Created over a 2 year period following his last release, 'None Shall Pass' unravels retrospectively, documenting not only much personal change that Aesop experienced over these years, but also scenes and stories indicative of all ages of life. Forgoing the typical stance of braggadocio everpresent in underground and mainstream hip-hop alike, Aesop Rock investigates and examines himself and others on this album; likening the title phrase to the inevitable judgment that everyone must ncounter by their peers based solely on their actions. The majority of production on 'None Shall Pass' is handled by Aesop's longtime partner BLOCKHEAD, labelmate and friend ROB SONIC and AESOP confidently producing a large portion of his own tracks, not including a trademark dystopian banger by DEF JUX label-head El-P ("Gun For The Whole Family") and features the MOUNTAIN GOATS' JOHN DARNIELLE on the album closer (and second single) "Coffee". DJ BIG WIZ also has a large presence on the album, appearing on 13 out of 14 tracks and offering a devastating rebuttal to those that say the art of scratching is dead.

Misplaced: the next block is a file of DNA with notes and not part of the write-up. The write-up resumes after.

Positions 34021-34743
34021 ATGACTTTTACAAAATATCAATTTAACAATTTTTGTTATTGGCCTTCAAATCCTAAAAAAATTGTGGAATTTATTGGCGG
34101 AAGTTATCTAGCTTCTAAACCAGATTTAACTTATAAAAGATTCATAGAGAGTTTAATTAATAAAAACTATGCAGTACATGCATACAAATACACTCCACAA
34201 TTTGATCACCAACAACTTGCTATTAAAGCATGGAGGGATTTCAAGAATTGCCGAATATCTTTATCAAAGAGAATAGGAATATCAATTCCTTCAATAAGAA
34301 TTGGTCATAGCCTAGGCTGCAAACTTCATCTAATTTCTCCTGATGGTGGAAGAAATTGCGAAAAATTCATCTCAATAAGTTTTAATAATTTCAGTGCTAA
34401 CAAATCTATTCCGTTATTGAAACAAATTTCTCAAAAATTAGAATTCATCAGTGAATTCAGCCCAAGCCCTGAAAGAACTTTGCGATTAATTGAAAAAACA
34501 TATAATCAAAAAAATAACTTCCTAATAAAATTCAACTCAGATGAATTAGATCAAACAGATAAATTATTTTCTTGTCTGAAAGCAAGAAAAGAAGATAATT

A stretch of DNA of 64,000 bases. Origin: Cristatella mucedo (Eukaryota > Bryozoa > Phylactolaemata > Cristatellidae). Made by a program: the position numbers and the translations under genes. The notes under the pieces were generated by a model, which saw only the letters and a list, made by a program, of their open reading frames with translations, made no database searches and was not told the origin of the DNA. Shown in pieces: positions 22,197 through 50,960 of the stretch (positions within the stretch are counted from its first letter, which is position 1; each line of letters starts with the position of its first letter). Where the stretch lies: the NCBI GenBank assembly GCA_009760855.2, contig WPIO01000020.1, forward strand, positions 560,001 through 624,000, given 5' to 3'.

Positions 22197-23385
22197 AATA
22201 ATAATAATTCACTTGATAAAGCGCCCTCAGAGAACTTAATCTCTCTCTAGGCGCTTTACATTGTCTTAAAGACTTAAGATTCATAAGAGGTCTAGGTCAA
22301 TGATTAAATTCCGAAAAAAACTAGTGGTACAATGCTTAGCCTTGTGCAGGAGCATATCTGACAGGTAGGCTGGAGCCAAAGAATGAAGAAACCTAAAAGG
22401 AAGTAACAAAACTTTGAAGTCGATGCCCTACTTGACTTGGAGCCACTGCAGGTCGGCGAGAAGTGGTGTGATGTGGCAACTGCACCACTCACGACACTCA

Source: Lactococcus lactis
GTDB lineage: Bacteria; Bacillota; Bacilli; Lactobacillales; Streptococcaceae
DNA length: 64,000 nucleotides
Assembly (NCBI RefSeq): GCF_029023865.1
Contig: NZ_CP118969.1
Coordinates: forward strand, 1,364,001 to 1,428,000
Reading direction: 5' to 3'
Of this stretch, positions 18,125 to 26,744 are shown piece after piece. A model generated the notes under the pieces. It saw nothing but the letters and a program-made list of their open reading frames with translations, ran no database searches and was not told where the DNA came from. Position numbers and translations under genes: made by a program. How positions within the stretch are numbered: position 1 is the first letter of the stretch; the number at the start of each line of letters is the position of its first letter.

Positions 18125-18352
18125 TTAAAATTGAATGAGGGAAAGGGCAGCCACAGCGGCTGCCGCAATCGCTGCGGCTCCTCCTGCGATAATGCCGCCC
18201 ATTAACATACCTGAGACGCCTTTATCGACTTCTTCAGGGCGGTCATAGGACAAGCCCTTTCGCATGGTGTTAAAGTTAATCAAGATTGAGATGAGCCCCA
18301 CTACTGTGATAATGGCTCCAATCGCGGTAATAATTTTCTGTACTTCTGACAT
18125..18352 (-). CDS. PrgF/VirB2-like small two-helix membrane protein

Aesop Rock has always avoided courting mass appeal in favor of lyrically battering tomes and musically unrelenting blitzkrieg. With None Shall Pass
, things have changed. There's nothing like a brisk jog to help chill out a few notches, so after the digital-only release All Day
--an album in conjunction with Nike, meant to be heard while on a 45-minute run--it's no surprise that the following album from indie hip-hop's most aggressive MC is radically more accessible than his previously feral discography. Throughout, None Shall Pass
supports the rapid-fire delivery and surreal world-view that longtime fans have come to adore, but finally, Aesop throws the masses a bone via backing tracks loaded with hooks aplenty and riffs to spare. "Catacomb Kids" spins a coming-of-age tale atop a guitar line worthy of the best in early '90s rap-rock. "Fumes" stutters forth on the most slithering, syncopated drum cadence in the whole Aesop archive. The ambling instrumental behind "No City" is a dead ringer for Portishead. All told, only a few of these songs sidestep a new commitment to accessibility that should mark None Shall Pass
as Aesop Rock's breakout record. At last. --Jason Kirk